The source for the 2.6 number is a successful Silicon Valley entrepreneur and a Columbia alumnus who maintains good ties with the university.

In 2004, after Obama’s successful speech at that year’s Democratic convention, a Columbia University official told him Barack Obama’s GPA, he explained to TheDC.

“This person told me that he [Obama] was a pre-law, poli-sci major, had a lot of incompletes, and as best could be determined after sorting through the incompletes, had a GPA of 2.6,” said the businessman, a former Marine Corps combat veteran.

The source asked not to be named, but TheDC has verified at least one $2,500 contribution he made to Columbia.

As with the last Daily Caller coup, this story will blow the doors open (not on the election but on Hannity's metallic forehead). Expect a story this explosive to last until... well, now.

However, it gave the Klavern of racist morons who hang out at the Daily Caller a reason to spew their usual bigoted bullshit. Discretion being the better part of valor, I've hidden them below the steaming heap of orange turd:

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Look, I’m really a live-and-let-live kind of guy. Ants in my kitchen? They’re cleaning up the place. Jehovah’s Witnesses got me out of the shower? I’ll stand and listen to them until every inch of my unadorned skin is dry.

 My patience is limited, however, and I am pistol-shoved-in-my-mouth done with Internet lists. There is hardly a news, science, business or infotainment site that isn’t pockmarked by lists compiled by dimwits. The tragedy is, like a dog lapping up a puddle of anti-freeze, we (and when I say ‘we’ I mean ‘me’) can’t resist a brightly-colored pool of sugary brain death.

Internet lists have been with us almost since Charles Babbage built a room-sized machine to match his socks. That longevity doesn’t mean they’re endowed with some exceptional epistemological quality – it just means no one (until now) has come up with reasons why they must die.

(The list drops from a little orange cloud)

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Pretty much no Latino voter wants to see Sheriff Joe re-elected and that's the point of this post: As goes Sheriff Joe, so goes the rest of the GOP in Maricopa County.

While national polls have made this race a dead heat (given the media's need to sex things up), those polling organizations have hugely underestimated Latino votes in this election:

Let's examine how these faulty Latino numbers create problems with the overall national estimates. Afterall, Latinos are estimated to comprise 10% off all voters this year. If Latinos are only leaning to Obama 48-42, that +6 edge among 10% of the electorate only contributes a net 0.6 advantage to Obama (4.8 for Obama to 4.2 for Romney).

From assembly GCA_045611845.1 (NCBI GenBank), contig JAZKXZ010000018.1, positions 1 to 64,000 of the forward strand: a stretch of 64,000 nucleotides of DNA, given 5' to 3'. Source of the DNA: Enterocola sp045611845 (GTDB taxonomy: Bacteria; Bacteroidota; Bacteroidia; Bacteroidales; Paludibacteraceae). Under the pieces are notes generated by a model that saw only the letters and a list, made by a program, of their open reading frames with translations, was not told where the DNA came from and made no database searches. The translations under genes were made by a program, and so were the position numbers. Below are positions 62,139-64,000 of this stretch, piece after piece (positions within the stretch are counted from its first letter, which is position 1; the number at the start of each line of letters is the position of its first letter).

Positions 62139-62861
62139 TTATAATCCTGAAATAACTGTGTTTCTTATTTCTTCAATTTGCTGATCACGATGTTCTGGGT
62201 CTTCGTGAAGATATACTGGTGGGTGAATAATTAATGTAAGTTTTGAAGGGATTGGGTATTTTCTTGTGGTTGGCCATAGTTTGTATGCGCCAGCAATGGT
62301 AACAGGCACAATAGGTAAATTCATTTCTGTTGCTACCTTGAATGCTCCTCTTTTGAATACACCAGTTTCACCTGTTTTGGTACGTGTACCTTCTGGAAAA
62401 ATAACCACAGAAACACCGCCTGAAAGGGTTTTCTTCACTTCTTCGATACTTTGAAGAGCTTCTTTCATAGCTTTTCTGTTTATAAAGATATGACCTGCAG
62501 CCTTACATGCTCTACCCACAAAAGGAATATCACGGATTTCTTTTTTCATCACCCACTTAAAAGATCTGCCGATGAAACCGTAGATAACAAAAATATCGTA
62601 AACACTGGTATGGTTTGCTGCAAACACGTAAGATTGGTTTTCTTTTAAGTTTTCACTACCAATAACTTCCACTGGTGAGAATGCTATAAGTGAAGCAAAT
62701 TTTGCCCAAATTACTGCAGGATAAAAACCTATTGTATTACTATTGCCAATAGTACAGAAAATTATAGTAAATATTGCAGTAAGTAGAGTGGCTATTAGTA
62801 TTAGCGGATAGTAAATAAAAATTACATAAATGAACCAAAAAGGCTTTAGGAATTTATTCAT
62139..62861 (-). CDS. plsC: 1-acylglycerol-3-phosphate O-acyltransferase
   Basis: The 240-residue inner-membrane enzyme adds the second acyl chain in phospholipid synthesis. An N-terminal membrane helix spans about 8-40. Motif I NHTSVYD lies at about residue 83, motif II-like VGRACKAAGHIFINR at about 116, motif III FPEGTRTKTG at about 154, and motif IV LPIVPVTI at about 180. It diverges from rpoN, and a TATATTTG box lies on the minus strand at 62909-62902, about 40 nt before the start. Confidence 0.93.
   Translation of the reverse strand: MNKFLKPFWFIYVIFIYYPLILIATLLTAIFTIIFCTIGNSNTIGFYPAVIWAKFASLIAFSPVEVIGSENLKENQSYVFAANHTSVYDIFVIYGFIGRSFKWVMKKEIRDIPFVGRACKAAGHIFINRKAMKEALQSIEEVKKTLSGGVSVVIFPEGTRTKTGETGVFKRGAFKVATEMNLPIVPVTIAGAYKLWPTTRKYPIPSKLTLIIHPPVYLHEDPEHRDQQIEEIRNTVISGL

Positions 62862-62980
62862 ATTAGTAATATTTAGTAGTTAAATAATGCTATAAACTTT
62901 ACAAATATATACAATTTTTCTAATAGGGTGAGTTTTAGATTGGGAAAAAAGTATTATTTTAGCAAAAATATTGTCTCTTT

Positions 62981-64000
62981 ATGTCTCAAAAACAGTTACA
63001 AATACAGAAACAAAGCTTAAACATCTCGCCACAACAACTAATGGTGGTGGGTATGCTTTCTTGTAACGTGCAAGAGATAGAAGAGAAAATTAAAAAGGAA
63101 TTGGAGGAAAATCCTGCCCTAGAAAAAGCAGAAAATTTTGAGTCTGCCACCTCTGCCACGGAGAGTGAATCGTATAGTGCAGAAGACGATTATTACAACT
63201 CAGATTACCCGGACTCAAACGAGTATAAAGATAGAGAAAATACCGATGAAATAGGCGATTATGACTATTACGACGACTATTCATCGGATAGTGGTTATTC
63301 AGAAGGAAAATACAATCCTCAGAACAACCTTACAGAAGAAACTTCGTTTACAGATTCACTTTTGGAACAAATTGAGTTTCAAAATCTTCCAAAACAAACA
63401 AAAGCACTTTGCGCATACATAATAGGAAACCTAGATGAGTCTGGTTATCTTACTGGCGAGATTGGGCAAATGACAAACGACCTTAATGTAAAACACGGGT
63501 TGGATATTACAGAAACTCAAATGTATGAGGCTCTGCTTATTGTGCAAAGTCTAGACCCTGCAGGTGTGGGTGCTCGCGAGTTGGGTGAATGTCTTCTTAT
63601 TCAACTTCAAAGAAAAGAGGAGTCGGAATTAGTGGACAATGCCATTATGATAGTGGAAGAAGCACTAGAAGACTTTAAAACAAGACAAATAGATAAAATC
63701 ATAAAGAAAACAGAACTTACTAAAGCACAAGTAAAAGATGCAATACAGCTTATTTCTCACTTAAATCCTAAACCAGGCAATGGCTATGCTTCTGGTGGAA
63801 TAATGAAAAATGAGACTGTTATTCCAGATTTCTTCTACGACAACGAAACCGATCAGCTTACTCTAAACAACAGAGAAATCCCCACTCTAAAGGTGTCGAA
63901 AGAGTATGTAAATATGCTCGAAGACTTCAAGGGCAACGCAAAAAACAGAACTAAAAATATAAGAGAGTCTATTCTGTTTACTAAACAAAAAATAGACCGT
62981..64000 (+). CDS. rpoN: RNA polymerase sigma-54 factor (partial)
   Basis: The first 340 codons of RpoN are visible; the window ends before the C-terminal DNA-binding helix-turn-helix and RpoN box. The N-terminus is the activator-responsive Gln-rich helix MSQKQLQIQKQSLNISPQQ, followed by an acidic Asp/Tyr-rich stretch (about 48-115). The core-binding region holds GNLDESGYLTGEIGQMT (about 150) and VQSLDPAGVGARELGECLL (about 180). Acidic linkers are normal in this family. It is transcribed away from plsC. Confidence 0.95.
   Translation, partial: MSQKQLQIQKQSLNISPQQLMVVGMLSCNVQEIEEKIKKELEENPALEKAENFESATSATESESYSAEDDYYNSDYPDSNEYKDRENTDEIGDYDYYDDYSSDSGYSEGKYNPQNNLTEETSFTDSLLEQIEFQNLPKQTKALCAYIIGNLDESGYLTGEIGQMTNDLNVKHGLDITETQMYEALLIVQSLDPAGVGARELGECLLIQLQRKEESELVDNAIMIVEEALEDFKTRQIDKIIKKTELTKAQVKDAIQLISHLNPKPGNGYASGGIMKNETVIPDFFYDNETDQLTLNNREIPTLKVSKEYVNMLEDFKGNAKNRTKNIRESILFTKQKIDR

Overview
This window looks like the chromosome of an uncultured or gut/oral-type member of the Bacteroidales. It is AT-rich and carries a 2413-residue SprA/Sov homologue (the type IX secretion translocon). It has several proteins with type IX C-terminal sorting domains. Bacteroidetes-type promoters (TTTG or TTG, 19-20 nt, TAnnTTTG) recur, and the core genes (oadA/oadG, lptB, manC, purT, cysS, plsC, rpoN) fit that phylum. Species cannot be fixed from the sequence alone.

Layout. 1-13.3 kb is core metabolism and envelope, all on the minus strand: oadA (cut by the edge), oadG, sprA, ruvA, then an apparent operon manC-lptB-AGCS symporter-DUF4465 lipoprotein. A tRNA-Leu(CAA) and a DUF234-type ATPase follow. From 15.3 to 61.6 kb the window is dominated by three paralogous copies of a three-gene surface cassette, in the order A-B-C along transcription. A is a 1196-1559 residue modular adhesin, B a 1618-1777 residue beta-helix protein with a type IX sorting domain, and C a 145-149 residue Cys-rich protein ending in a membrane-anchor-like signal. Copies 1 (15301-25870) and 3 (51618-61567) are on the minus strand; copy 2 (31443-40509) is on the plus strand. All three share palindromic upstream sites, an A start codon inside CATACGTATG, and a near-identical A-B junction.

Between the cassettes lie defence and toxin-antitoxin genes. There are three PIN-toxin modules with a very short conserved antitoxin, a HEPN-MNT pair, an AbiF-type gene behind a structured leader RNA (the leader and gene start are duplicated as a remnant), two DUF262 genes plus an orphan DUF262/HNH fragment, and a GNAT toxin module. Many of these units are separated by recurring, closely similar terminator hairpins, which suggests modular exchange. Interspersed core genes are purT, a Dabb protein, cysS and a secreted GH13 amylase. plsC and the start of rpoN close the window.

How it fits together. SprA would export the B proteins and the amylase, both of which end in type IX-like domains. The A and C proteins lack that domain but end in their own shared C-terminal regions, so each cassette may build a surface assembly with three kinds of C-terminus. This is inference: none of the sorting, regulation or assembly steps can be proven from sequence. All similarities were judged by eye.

However, if instead Obama is leading 70.3 to 21.9 that +48.4 edge contributes a net 4.8 advantage to Obama (7.0 to 2.2), hence the national polls may be missing as much as 4 full points in Obama's national numbers.
If these mistakes are being made nationally where Latinos comprise an estimated 10% of all voters, they are even worse in statewide polls in Nevada, Florida, Colorado and Arizona where Latinos comprise an even larger share of all voters. In Florida, Latinos represent an estimated 17 percent of all voters. If you are badly mis-calculating the candidate preference among 17 percent of the electorate (that's 1 out of every 6 voters), then the entire statewide estimates are wrong.
(More below.. THAT)
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Thank God, someone finally said it (and said it well), calling bullshit on how the media sexes up elections, at the expense of substance, to keep all of us locked in the stupidity that has become the process.

In the October 9 edition of Rolling Stone, the always superb Matt Taibbi goes to the heart of the matter, saying what I've been griping about for years: That our electoral process is overly long and overly hyped, burying the issues beneath the blather, all for the sake of sensationalism and selling soap. That in its race to boost ratings, the media has made most Americans increasingly more disenchanted with the process and, by implication, doing its part to undermine democracy.

As always, Taibbi calls it from the gitgo (below the fold):

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Sat Oct 06, 2012 at 10:25 AM PDT

Paul Ryan's 60 percent logic

by ninothemindboggler

Again, we have Mother Jones to thank for yet another telling video that allows Paul Ryan to express his utter disdain for working Americans:

As Brett Brownell and Nick Baumann quoted in the article, Ryan says in the video:

"Right now about 60 percent of the American people get more benefits in dollar value from the federal government than they pay back in taxes," he said on the June 2010 edition of Washington Watch. "So we're going to a majority of takers versus makers." By November 2011, in an address he gave at an American Spectator event, Ryan put the number of takers at 30 percent. (That remark was first reported by Ryan Grim of the Huffington Post.)

Ryan has also warned about President Barack Obama creating "more of a permanent class of government dependents"—language that echoes Romney's take on the "47 percent who are with [Obama], who are dependent upon government, who believe that they are victims, who believe the government has a responsibility to care for them, who believe that they are entitled to health care, to food, to housing, to you-name-it."

(More below the fold)
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About 20 minutes into the debate, I turned to my wife and said, "Obama really needs to step it up if he's going to win this thing." (the debate).

As we all know, that didn't happen. And while much has been said about the President not bringing up Romney's infamous 47 percent remark or, as Paul Krugman pointed out, not calling bullshit on Mitt's countless lies, what struck me was the fact that Wooden Indian stunt double Jim Lehrer did not ask either candidate about how their policies would affect the 51 percent -- women.